The lasers and conventional optics used in charged-particle beam x-ray free electron laser photo-injectors are designed using fundamentally the same techniques for decades. We present a novel method for the generation and conditioning of the UV laser used for electron generation via photoemission that can enhance electron beam and X-ray performance. Additionally, we discuss laser-based spatio-temporal shaping and conditioning of electron beam phase space in order to selectively promote lasing operational modes.
Ultralow phase-noise mode-locked lasers are crucial for real-world applications. We present two accomplishments: (1) short-term FF CEP stabilization of a SESAM mode-locked Er:Yb:glass laser at 1.55 um with timing jitter below 3 as (1-3 MHz) and (2) a hybrid solution adding a FB technique addressing slowly varying sources of interference to the FF system that demonstrates 75 hours of stabilization with a minimally detrimental effect amounting to a timing jitter of 11 as.
The structuring of laser light with non-diffracting vector distributions, optical vortices, or high angular momentum are being increasing exploited. We present a system for the synthesis of these arbitrary intensity and phase profiles through a number of carrier-envelope-phase stabilized coherent frequency and spatial combs. Adjusting the differences between adjacent combs allows synthesis of a combined field which can be structured, directed, and improved in the presence of propagation noise. Additionally, we present a method for the optimization of such systems in free space with a Fourier optics based genetic algorithm that converges to <π/10 accuracy of the initial parameters.
In simultaneous spatial and temporal focusing (SSTF) a wide bandwidth pulse with transverse spatial chirp is focused, resulting in a pulse that is temporally compressed only near the focal plane. The pulse also has a pulse front tilt angle that depends on the amount of initial transverse chirp. In this work, we explore computationally and experimentally the properties of SSTF vortex and vector beams. To analyze the beam propagation, we build on the concept that a spatially chirped beam is a superposition of Gaussian beams with a position or angle that depends on frequency. We extend this to superpositions of Hermite-Gauss high-order modes to describe the singular beams. At focus, the beams of the ultrashort pulses are tilted versions of the familiar doughnut beams. Away from focus, however, where the spectral components do not fully overlap, we find that vortex and vector beams result in strikingly different mapping of the singularity mapping in the spatio-temporal domain. The use of higher-order modes increases the focal spot size without reducing the already short SSTF depth of focus. Experimentally, we use spiral phase plates to produce vortex beams and a linear to radial polarization converter for the vector beams. The vector beam is not distorted by the polarization-insensitive transmission gratings. The spatial chirp compressor is improved over our previous work to vary the chirp positive and negative. The sensitivity of the singular beam focus to grating misalignment can actually be used to optimize the compressor alignment.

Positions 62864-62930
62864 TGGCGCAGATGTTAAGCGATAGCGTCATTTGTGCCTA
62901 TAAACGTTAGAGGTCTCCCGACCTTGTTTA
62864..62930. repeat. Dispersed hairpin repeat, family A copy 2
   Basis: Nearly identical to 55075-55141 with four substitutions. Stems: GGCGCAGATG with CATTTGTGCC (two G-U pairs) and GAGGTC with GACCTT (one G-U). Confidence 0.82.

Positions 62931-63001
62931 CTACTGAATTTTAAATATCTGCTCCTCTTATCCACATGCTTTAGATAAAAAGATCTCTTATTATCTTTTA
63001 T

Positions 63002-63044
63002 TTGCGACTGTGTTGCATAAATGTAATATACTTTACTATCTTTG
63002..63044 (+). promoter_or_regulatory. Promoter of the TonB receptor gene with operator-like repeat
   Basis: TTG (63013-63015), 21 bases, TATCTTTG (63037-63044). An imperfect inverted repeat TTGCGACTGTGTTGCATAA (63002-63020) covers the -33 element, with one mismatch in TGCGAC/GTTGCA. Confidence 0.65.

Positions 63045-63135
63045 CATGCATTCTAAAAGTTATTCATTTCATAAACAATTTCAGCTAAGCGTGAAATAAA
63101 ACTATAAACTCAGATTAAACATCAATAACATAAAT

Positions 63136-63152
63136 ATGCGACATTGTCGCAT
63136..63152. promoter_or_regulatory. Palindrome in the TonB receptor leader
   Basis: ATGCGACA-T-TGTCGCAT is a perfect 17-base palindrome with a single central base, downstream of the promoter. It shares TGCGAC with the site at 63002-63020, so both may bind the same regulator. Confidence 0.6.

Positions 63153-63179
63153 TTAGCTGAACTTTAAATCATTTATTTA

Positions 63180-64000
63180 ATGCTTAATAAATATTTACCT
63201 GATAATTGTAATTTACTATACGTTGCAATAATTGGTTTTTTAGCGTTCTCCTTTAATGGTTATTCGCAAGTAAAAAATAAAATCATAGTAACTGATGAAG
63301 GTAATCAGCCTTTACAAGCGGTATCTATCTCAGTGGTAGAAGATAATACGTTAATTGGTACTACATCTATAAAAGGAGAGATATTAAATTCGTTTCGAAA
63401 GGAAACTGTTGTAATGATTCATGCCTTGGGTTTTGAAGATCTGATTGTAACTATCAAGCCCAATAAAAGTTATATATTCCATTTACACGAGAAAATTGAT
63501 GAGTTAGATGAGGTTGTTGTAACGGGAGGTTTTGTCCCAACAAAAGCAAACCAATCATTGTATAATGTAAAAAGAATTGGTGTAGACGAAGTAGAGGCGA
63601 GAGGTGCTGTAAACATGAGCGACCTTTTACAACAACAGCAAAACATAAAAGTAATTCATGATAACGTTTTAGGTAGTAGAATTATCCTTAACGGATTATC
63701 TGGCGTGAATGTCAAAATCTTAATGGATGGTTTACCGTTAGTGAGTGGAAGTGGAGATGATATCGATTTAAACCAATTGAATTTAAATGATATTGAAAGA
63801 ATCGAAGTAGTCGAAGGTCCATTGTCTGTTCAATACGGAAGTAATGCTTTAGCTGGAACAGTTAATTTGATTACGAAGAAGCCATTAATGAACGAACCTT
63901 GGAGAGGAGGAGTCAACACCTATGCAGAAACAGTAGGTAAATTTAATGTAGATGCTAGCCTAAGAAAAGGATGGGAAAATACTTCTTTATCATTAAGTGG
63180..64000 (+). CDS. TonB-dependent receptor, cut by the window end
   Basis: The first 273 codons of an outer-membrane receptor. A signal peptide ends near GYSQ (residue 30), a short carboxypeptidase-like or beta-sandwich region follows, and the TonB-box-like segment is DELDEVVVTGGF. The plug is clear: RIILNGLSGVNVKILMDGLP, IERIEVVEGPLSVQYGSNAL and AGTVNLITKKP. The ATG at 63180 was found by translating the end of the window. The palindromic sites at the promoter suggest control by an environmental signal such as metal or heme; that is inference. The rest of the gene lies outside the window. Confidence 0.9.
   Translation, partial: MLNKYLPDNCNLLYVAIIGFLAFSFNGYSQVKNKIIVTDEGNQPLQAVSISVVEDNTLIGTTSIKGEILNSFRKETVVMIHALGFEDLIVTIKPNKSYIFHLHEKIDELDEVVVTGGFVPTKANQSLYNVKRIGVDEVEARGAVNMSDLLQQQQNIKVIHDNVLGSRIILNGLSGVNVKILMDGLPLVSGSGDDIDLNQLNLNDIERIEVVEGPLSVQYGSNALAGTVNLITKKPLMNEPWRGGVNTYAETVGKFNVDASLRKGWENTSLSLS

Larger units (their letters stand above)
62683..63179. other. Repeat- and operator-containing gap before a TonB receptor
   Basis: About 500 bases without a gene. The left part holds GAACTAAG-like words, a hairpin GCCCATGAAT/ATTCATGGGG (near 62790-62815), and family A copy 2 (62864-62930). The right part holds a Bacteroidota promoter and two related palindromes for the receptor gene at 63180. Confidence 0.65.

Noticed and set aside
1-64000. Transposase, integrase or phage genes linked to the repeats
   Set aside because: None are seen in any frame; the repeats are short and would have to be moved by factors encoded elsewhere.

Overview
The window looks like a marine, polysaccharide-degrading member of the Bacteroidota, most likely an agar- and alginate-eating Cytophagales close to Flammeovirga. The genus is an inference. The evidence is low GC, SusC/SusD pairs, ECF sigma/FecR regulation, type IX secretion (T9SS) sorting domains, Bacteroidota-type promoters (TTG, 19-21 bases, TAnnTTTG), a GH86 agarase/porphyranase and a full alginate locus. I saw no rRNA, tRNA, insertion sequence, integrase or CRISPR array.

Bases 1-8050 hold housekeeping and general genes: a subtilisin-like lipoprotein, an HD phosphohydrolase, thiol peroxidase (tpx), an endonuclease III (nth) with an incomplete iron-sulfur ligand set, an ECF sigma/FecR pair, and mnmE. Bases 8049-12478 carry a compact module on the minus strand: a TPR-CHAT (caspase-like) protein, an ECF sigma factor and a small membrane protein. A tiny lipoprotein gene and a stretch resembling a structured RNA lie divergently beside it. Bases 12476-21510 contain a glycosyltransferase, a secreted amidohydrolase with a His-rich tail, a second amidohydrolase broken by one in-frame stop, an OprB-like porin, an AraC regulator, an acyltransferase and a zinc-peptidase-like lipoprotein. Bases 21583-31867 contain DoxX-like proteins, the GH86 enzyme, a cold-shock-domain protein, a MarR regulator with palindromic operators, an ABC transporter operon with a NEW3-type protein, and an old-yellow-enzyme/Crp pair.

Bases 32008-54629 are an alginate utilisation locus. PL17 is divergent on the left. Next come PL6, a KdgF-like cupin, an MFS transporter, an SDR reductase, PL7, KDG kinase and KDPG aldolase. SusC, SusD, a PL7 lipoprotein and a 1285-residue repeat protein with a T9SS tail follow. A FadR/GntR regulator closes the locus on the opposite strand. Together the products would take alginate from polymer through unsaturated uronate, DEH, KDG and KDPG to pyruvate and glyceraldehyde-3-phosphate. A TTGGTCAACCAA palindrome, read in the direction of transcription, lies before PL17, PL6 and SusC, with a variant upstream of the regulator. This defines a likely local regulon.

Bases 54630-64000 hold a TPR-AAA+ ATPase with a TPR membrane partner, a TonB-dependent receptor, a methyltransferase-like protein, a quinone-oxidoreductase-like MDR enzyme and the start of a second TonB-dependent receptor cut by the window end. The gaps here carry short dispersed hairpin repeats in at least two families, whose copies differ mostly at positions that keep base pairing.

In simultaneous spatial and temporal focusing (SSTF) a wide bandwidth pulse with transverse spatial chirp is focused, resulting in a pulse that is temporally compressed only near the focal plane. The pulse also has a pulse front tilt angle that depends on the amount of initial transverse chirp. Using an improved design of an asymmetric pulse compressor, we can easily vary the amount of output spatial chirp and thus the pulse front tilt at the focus. We direct this beam into a vacuum chamber and focus it onto an argon gas jet to achieve high harmonic generation (HHG). Since the harmonics are created with a tilted pulse, they emerge from the focus with an amount of angular chirp based on the input spatial chirp and harmonic number. We angularly disperse the harmonics in the direction perpendicular to the spatial chirp with a curved reflective grating, which focuses in the spectral direction onto an x-ray CCD camera. We observe that each of the harmonics possesses angular spatial chirp. To our knowledge, this is the first experimental verification of our earlier published theory of spatially chirped high harmonics. These harmonics are in a sense the Fourier complement to harmonics produced with the Lighthouse Effect. In that case, the attosecond pulse train is angularly dispersed while here each harmonic has angular spectral dispersion. This technique could be used for hyperspectral XUV spectroscopy and, when the beam is refocused, would allow for temporal focusing of the attosecond pulse train.